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Rubio Calls Iran Briefing ‘Compelling’; Lee Calls It ‘Insulting’; Cruz Tries To Thread Needle For Lee

By  Frank Camp
Sen. Mike Lee (R-UT) speaks during news conference where a bicameral group of Congressional Republicans called for Senate Democrats to vote on funding for the Department of Homeland Security February 12, 2015 in Washington, DC.
Photo by Chip Somodevilla/Getty Images

On Thursday, Sen. Marco Rubio (R-FL) criticized senators who, after being briefed about the strike against Qassem Soleimani, were not “convinced [that] action against” the leader of the Iranian Quds Force “was justified.”

This appeared to some to be a potentially veiled swipe at Sen. Mike Lee (R-UT), who stated that the Iran briefing was “inadequate” and “insulting.”

Following the briefing on Iran, Sen. Lee spoke to reporters. The senator made sure to first note that he respects the way in which President Trump has conducted himself with respect to foreign military engagement:

I want to state at the outset I support President Trump; I support and respect the manner in which he has approached his commander in chief powers. I believe that more than any other president in my lifetime, President Trump has shown a lot of restraint; he’s been reluctant to get us involved in wars all over the globe; he’s been very mindful and respectful of the fact that when the American people are asked to give up blood and treasure, they’re sending off their sons and their daughters, their moms and their dads, into battlefield, and he’s therefore very careful about it. I respect that enormously. My comments at the moment are not directed toward the attack that occurred on Friday. We’ll leave that to another day.

After making sure his initial point was clear, Lee went on to discuss his primary issues with the briefing:

I will say that we were brought into this briefing today to talk to us about that attack on Friday. I had hoped and expected to receive more information outlining the legal, factual, and moral justification for the attack, but was left somewhat unsatisfied on that front.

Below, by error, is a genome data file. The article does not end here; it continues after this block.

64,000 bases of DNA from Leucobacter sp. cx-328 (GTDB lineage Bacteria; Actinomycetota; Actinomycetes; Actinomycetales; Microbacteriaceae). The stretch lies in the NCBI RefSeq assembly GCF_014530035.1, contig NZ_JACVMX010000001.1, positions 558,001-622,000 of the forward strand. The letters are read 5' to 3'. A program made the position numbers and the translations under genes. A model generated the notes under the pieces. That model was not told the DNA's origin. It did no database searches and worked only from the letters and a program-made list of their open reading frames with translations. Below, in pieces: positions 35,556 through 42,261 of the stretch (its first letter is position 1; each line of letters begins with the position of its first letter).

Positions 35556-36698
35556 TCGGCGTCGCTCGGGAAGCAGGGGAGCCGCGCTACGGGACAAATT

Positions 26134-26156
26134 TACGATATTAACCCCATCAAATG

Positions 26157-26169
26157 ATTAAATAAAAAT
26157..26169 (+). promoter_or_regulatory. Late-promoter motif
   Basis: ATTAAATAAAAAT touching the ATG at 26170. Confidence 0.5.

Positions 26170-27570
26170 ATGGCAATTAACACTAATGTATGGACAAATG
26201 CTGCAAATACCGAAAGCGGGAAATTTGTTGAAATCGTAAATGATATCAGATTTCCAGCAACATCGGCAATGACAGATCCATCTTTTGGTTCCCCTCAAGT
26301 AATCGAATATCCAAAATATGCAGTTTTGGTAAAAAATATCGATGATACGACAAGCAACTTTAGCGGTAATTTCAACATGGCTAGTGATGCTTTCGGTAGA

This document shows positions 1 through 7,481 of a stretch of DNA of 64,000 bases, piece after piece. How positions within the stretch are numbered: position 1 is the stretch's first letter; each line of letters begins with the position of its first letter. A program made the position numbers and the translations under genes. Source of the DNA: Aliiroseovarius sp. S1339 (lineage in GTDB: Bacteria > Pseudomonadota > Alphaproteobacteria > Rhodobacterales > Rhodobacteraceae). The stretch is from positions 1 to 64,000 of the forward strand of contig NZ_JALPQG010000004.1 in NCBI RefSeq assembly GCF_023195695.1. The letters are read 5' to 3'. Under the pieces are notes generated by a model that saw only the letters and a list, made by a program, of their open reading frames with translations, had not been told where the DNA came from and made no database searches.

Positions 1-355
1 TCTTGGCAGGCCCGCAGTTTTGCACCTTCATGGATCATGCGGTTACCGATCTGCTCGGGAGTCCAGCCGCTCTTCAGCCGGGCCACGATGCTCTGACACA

The briefing lasted only 75 minutes whereupon our briefers left. This, however, is not the biggest problem I have with the briefing, which I would add was probably the worst briefing I’ve seen – at least on a military issue – in the nine years I’ve served in the United States Senate. What I found so distressing about that briefing was that one of the messages we received from the briefers was, “Do not debate; do not discuss the issue of the appropriateness of further military intervention against Iran, and that if you do, you’ll be emboldening Iran.” The implication being that we would somehow be making America less safe by having a debate or a discussion about the appropriateness of further military involvement against the government of Iran.

Now, I find this insulting and demeaning, not personally, but to the office that each of the 100 senators in this building happens to hold. I find it insulting and I find it demeaning to the Constitution of the United States, to which we’ve all sworn an oath. It is, after all, the prerogative of the legislative branch to declare war. Article 1 section 8 makes that very clear.

Lee stated that he entered the briefing on the fence about “whether to support the resolution under the War Powers Act introduced” by a Democratic senator, but came out in support of it (pending amendments that would make it satisfactory).

Lee concluded:

It is not acceptable for officials within the executive branch of government – I don’t care whether they’re with the CIA, with the Department of Defense, or otherwise – to come in and tell us that we can’t debate and discuss the appropriateness of military intervention against Iran. It’s un-American; it’s unconstitutional; and it’s wrong. And I hope and expect that they will show greater deference to their own limited power in the future and to the power that belongs to Congress.